Cybersecurity/Trust | ITU-T Standards | Quality/Performance
July 27, 2018

Combating counterfeit and stolen ICT devices: ITU workshop renews international commitment

By ITU News

Today concludes the 18-27 July meeting of the ITU standardization expert group for ‘protocols, test specifications and combating counterfeit’, ITU-T Study Group 11. The meeting has shone a spotlight on the battle against counterfeit and stolen ICT devices, a global challenge to which ITU members are developing a global response.

An ITU workshop held in conjunction with the meeting on 23 July showcased innovative solutions to the challenge and offered a platform to discuss concerns surrounding the tampering with or cloning of ICT device identifiers.

A summary of the workshop’s discussions highlights strong public and private-sector commitment to the objectives of WTSA Resolutions 96 and 97, directives to combat counterfeit and stolen devices issued by the governing body of ITU standardization, the World Telecommunication Standardization Assembly.

A growing socio-economic challenge

ICT counterfeiting poses dangers to the health, safety and privacy of consumers, and the number and range of affected products is growing.

“Usually you think of mobile phones, handsets,” says Uwe Bader, Rohde & Schwarz. But the expansion of the Internet of Things gives rise to new concerns, says Bader.  “When you have a much higher number of devices in the network, and if those devices cause problems in the network, that can multiply even into a breakdown of the network.”

Counterfeiting has seen ICT companies fall victim to revenue losses and erosions in brand value as a result of trademark infringement. Consumers do not experience the quality of service (QoS) associated with their chosen brands, in some cases even to the detriment of their health. “Power amplifiers can be low quality. Antenna design can be made very badly. It can cause health issues when you have high radiated exposure,” says Bader.

Speaking to Russia’s experience, Rustam Pirmagomedov, SPbSUT and Rostelecom R&D, points to counterfeit medicines, mobile phones and luxury goods as major challenges to be addressed alongside the theft of mobile devices. Counterfeit medicines are “a very socially significant problem … corresponding directly to the most expensive medicines,” says Pirmagomedov, going on to highlight that the rise of mobile payment systems has made the ramifications of mobile device theft more significant.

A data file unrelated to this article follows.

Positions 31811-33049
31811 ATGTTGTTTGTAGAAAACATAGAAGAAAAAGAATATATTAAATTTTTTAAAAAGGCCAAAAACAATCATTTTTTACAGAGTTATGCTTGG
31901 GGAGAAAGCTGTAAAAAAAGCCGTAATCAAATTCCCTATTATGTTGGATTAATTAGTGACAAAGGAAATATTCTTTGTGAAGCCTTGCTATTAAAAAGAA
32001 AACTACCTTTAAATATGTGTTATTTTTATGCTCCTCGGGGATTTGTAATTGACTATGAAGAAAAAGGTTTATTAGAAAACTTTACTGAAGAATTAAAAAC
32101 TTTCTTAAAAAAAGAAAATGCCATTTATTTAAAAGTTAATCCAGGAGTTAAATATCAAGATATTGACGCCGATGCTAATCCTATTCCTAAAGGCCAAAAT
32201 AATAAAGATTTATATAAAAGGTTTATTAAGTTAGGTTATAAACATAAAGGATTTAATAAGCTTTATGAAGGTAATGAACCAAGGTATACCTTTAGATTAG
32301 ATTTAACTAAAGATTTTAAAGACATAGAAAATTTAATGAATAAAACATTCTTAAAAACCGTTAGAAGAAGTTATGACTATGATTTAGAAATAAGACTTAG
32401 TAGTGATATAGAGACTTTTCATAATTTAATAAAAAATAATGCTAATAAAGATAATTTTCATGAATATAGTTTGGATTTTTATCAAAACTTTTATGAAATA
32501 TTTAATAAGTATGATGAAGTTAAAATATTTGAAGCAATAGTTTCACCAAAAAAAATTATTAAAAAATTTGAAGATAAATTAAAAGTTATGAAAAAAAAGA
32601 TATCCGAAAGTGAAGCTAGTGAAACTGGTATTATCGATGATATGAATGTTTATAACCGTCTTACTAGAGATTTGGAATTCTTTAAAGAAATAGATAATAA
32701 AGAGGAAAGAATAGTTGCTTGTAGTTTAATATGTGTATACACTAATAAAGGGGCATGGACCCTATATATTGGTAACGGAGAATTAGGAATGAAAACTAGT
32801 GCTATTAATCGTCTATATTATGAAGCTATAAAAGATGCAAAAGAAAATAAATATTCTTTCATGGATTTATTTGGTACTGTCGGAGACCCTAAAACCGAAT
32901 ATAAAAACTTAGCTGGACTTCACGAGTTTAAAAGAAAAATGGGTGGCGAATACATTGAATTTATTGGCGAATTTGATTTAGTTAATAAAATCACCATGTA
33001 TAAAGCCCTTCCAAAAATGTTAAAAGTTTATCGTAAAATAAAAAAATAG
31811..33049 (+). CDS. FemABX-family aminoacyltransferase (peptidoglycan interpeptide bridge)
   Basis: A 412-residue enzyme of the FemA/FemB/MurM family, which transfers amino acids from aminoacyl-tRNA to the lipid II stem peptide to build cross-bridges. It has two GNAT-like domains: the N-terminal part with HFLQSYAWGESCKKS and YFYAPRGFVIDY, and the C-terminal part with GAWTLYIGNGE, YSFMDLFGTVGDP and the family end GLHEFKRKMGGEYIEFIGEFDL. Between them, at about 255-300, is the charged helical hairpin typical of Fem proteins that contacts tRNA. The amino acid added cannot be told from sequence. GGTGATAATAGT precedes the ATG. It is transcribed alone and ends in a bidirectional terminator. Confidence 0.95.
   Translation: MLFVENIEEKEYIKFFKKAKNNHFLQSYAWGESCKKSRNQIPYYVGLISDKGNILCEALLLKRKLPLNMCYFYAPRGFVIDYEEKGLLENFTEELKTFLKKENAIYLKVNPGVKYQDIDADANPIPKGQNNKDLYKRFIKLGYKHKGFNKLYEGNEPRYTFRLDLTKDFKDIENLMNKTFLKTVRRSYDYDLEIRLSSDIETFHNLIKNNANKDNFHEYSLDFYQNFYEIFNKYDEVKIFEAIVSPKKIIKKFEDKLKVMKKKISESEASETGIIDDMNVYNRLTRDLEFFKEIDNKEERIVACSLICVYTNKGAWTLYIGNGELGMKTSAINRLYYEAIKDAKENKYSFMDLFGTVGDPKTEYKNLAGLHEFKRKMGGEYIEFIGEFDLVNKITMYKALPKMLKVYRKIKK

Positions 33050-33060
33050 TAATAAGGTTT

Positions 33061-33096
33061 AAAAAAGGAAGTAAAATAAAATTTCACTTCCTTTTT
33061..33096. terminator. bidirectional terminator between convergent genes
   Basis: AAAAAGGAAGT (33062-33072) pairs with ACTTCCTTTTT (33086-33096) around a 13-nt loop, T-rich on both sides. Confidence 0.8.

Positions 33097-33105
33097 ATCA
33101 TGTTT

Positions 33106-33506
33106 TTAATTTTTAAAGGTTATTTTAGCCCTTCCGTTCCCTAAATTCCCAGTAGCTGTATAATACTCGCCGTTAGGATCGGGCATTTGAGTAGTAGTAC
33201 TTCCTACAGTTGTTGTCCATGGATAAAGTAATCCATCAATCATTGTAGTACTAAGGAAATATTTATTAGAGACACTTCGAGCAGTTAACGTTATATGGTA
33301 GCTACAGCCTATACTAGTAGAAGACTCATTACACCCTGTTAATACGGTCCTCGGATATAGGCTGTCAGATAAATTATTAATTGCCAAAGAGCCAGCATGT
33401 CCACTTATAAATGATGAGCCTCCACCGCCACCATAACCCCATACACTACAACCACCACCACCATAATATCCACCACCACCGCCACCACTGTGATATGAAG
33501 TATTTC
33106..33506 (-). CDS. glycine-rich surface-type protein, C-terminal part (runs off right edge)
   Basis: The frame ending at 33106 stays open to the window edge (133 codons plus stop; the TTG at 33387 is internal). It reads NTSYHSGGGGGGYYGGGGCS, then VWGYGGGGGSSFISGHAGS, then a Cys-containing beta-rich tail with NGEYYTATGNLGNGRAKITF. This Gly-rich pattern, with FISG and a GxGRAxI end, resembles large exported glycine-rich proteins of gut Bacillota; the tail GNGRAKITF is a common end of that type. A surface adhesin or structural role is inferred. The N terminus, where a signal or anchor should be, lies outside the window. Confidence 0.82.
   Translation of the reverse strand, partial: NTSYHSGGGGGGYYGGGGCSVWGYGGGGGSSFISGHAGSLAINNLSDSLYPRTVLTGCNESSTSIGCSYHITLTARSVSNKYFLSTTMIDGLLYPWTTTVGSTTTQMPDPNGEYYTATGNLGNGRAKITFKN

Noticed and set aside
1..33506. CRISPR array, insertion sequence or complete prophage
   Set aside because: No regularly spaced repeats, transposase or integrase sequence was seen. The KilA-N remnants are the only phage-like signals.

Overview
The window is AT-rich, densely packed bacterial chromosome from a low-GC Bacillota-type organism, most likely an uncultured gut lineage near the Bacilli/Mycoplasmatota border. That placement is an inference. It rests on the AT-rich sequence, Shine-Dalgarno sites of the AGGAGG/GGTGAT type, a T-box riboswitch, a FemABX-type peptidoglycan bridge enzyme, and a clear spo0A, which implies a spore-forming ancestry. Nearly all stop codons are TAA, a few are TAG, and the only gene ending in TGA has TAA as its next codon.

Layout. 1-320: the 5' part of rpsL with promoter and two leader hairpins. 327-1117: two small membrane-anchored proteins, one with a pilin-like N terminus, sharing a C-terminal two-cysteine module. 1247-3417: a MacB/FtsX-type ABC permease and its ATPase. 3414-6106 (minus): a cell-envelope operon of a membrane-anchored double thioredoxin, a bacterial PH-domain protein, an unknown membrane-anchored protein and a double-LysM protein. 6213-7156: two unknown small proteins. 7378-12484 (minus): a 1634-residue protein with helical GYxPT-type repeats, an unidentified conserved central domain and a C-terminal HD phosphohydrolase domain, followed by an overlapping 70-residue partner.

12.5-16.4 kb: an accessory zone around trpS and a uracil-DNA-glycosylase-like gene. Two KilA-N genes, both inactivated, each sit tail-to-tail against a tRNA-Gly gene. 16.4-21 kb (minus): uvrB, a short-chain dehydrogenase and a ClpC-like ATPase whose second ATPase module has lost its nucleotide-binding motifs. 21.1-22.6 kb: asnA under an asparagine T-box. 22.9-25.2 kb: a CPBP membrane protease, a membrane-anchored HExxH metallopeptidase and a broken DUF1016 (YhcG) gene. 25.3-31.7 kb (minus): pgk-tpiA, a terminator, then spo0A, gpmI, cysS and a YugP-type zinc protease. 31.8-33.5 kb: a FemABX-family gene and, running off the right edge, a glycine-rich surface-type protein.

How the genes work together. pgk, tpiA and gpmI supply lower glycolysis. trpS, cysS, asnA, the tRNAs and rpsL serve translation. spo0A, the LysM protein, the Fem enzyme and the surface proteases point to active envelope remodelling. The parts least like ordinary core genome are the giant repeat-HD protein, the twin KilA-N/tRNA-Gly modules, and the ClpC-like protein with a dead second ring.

Watch the video playlist from the workshop to see interviews with key participants as well as two demos of proposed solutions to the unique identification challenge based on blockchain (Deutsche Telekom, SAP and Camelot ITLab) and IMEI-DOA (Rostelecom).

Where does ITU-T Study Group 11 come in?

“It’s important to have cooperation and sharing of ideas,” says João Zanon, Anatel, Rapporteur for the ITU-T Study Group 11 work stream on counterfeit and stolen ICT equipment (Q15/11). “That’s where Study Group 11 can be a very good platform.”

The tampering with or cloning of device identifiers came to form a large part of the workshop’s discussions.

The nature of the challenge was described by Biren Karmakar of India’s Centre for Development of Telematics, saying that India had “found that multiple customers exist with the same IMEI [International Mobile Equipment Identity] numbers,” and that, “in some cases there is no IMEI number.”

Rostelecom highlights that it is participating in ITU-T Study Group 11 with the aim of contributing to a unified management layer for device and object identification systems – as described by Pirmagomedov, an “individual approach to every individual object but the same management layer.”

The summary of the workshop’s discussions calls for accelerated action to increase the reliability of existing ICT identifiers, encouraging ITU-T Study Group 11 to:

  • Study approaches to defend against the tampering with or cloning of existing ICT identifiers
  • Produce a list of unique ICT identifiers to be used in combating the counterfeiting and theft of ICT devices
  • Develop methods to assess and verify the identifiers used to combat counterfeit and stolen devices
  • Consider blockchain-based technologies as means to address the tampering with or cloning of existing ICT identifiers, and combat counterfeit and stolen ICT devices
  • Develop mechanisms, as appropriate, to identify counterfeit production

ITU-T Study Group 11 is developing two international standards to provide frameworks for global efforts to combat counterfeit and stolen ICT equipment, TD618/GEN and TD619/GEN, respectively.

The framework to combat counterfeiting – draft international standard ITU Q.5050 – today achieved the first-stage approval (‘determination’) required to enter the close of its development cycle.

ITU-T Study Group 11 also leads ITU’s efforts to improve conformance with international standards, an essential means of certifying the legitimacy of ICT products. Learn more about ITU’s Conformity and Interoperability programme.

For more information on ITU-T Study Group 11, visit the group’s homepage.

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Combating counterfeit and stolen ICT devices: ITU workshop renews international commitment

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